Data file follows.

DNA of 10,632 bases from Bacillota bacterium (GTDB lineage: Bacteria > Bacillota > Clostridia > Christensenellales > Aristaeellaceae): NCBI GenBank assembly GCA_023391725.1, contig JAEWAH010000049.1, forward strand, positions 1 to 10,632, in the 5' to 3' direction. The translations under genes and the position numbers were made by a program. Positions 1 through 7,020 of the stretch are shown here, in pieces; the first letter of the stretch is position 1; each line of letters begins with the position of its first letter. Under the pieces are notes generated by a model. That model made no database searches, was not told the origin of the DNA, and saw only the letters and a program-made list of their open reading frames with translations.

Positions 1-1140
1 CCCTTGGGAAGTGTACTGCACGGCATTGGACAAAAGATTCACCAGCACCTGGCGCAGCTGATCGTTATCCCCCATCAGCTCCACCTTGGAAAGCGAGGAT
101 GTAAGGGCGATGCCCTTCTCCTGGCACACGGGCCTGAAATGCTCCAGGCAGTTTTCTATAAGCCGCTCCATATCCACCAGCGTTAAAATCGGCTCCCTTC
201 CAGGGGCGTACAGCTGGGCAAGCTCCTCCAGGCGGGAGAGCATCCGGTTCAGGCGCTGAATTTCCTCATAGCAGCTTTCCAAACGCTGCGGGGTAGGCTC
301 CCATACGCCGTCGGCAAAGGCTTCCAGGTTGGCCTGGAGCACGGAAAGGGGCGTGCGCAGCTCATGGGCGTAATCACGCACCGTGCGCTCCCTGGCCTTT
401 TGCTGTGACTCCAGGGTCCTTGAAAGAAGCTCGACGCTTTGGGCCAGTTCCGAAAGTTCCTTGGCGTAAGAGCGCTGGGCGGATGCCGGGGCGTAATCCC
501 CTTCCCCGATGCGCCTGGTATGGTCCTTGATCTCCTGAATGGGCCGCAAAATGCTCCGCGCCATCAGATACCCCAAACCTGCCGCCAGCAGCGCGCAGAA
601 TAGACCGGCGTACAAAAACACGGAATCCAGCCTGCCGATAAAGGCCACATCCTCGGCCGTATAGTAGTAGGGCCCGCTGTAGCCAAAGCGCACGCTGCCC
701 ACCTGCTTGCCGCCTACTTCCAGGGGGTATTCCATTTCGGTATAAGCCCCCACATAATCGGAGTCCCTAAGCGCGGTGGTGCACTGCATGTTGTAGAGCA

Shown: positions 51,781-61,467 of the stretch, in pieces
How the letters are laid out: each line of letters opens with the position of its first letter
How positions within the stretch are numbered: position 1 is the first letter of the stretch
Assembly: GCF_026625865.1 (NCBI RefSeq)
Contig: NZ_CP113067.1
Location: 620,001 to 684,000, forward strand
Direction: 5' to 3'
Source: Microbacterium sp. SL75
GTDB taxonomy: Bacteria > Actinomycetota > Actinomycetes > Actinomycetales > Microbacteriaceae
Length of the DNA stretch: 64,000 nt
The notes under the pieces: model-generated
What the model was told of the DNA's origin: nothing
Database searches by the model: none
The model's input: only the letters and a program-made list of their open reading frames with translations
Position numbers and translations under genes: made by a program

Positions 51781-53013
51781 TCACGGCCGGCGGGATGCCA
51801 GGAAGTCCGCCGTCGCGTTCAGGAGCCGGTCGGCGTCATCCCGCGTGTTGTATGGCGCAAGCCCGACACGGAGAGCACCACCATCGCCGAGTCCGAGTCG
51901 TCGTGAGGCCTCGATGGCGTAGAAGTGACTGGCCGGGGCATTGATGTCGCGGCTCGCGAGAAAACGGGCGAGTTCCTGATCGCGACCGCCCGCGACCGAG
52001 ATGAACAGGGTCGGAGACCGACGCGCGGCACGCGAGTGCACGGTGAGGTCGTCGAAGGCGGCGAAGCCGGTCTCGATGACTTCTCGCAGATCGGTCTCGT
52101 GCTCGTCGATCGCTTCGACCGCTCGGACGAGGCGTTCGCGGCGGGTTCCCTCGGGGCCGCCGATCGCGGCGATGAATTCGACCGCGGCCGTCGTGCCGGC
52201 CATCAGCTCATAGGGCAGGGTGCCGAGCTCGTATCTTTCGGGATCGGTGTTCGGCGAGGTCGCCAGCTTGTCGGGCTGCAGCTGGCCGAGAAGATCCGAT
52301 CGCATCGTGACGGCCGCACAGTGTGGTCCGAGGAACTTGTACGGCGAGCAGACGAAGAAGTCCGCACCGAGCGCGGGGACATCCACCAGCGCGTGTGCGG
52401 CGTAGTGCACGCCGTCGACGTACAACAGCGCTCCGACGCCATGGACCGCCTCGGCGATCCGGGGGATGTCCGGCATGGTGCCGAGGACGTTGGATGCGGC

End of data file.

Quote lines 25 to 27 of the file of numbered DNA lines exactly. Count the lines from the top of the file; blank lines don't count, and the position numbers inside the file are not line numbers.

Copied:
Position numbers and translations under genes: made by a program

Positions 51781-53013
51781 TCACGGCCGGCGGGATGCCA